This paper studies the welfare costs and the redistributive effects of inflation in the presence of idiosyncratic liquidity risk, in a micro-founded search-theoretical monetary model. We calibrate the model to match the empirical aggregate money demand and the distribution of money holdings across households, and study the effects of inflation under the implied degree of market incompleteness.

A Model of Tiered Settlement Networks

Staff Working Paper 2008-12 James Chapman, Jonathan Chiu, Miguel Molico
This paper develops a model of settlement system to study the endogenous structure of settlement networks, and the welfare consequences of clearing agent failure. The equilibrium degree of tiering is endogenously determined by the cost structure and the information structure.
Content Type(s): Staff research, Staff working papers Topic(s): Payment clearing and settlement systems JEL Code(s): E, E4, E42, E5, E58, G, G2, G21

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Bank publications

Bank of Canada Review articles

May 17, 2012

Conference Summary: New Developments in Payments and Settlement

The Bank of Canada’s annual conference, held in November 2011, brought together leading researchers from universities, central banks and other institutions from around the world. Divided into four sessions plus two keynote addresses, the conference covered such topics as the use of cash and other means of payment in retail transactions, large-value payments systems, and […]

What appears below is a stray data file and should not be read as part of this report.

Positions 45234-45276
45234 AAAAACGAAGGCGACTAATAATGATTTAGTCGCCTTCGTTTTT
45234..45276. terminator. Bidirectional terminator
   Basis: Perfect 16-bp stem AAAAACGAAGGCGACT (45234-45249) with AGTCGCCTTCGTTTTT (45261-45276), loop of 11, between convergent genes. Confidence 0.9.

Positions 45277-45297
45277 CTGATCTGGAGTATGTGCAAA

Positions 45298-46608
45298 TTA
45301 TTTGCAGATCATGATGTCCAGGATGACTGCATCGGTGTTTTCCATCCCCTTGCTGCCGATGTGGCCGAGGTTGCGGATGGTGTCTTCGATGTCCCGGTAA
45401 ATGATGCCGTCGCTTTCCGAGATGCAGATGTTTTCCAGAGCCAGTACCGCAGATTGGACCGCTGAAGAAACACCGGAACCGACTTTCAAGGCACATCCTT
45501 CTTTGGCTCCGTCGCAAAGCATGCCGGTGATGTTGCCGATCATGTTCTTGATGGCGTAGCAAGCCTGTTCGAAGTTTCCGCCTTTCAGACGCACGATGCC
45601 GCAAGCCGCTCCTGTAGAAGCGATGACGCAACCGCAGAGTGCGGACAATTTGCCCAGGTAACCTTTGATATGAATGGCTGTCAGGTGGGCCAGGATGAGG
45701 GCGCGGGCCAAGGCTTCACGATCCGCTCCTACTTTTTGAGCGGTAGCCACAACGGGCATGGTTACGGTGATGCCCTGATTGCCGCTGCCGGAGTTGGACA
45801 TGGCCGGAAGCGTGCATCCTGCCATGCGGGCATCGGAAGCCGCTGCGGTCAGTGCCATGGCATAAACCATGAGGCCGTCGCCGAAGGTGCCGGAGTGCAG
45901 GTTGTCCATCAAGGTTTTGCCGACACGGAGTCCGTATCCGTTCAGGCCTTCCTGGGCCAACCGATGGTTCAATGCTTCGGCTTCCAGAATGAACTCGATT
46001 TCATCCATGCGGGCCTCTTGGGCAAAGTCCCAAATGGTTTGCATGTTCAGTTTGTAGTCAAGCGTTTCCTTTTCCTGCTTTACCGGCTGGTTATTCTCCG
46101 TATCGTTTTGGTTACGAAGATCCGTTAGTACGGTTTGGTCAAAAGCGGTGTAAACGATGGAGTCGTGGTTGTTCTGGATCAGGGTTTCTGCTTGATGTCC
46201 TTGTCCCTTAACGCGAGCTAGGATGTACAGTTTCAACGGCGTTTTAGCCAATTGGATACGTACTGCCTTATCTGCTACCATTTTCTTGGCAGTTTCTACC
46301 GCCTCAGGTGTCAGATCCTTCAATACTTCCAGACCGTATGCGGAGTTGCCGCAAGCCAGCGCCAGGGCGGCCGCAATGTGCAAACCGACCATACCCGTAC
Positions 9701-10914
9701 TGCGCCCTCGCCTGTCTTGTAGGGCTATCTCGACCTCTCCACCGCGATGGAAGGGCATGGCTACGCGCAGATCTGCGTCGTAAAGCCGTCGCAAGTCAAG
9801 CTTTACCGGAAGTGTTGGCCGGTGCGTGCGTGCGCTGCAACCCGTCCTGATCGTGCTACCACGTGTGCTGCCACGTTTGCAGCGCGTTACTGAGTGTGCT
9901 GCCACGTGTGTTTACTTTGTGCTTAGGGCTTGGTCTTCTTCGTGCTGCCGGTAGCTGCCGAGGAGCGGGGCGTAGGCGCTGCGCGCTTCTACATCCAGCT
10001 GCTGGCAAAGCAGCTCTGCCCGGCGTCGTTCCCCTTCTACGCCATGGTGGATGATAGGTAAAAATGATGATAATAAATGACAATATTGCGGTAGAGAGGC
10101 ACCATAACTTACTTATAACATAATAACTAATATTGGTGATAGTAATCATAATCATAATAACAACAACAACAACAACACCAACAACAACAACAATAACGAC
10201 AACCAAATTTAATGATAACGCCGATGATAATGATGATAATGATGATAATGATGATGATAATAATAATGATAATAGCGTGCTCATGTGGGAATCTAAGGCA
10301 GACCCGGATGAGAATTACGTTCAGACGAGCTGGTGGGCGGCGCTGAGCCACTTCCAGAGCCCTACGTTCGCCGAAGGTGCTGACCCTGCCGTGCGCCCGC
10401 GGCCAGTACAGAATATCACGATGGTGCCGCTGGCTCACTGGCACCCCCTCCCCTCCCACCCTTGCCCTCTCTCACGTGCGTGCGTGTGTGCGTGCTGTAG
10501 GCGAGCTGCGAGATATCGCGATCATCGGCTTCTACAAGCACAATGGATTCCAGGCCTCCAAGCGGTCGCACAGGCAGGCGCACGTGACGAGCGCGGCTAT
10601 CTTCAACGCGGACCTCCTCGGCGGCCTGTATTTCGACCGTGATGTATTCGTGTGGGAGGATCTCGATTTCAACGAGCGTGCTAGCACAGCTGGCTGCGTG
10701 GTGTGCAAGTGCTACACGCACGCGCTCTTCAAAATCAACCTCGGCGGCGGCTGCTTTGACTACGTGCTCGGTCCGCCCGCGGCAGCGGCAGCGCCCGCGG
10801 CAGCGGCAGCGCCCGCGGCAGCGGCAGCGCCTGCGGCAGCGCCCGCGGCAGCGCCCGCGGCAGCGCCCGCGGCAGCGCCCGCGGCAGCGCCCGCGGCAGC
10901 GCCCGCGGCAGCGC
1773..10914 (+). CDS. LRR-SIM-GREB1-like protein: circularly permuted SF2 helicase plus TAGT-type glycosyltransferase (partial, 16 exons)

November 17, 2011

Liquidity Provision and Collateral Haircuts in Payments Systems

Central banks play a pivotal role in well-functioning payments systems by providing liquidity via collateralized lending. This article discusses the role of collateral and haircut policy in central bank lending, as well as the distinguishing features of the central bank’s policy relative to private sector practices. It presents a model that explicitly incorporates the unique role of central banks in the payments system and argues that central banks must consider how their haircut policies affect the relative price and liquidity of assets, the market’s asset allocation, and the likelihood of participants to default. Furthermore, under extraordinary circumstances, there is a rationale for the central bank to temporarily reduce haircuts or broaden the list of eligible collateral to mitigate the shortage of liquidity in the market.

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Journal publications

Refereed journals

  • "Central Bank Haircut Policy," (with James Chapman and Jonathan Chiu) Annals of Finance, August 2011, 7 (3), p.319-348.
  • "Uncertainty, Inflation, and Welfare," (with Jonathan Chiu) Journal of Money, Credit, and Banking, 43: 487-512.
  • "Liquidity, Redistribution, and the Welfare Cost of Inflation," (with Jonathan Chiu) Journal of Monetary Economics, 57 (4) 2010:428-38.
  • "The Distribution of Money and Prices in Search Equilibrium," International Economic Review, 47 (3), 2006: 701-22.
  • "Indivisibilities, Lotteries, and Monetary Exchange," (with Alexander Berentsen and Randall Wright), Journal of Economic Theory, 107 (1) 2002: 70-94.



  • "A Model of Tiered Settlement",
    (with J, chapman and J. Chiu), Journal of Money, credit and Banking.
  • "Production Synergies, Technology Adoption, Unemployment, and Wages",
    (with Gwen Eudey), Finance and Economics Discussion Series, 2001-29, Federal Reserve Board, Washington, DC.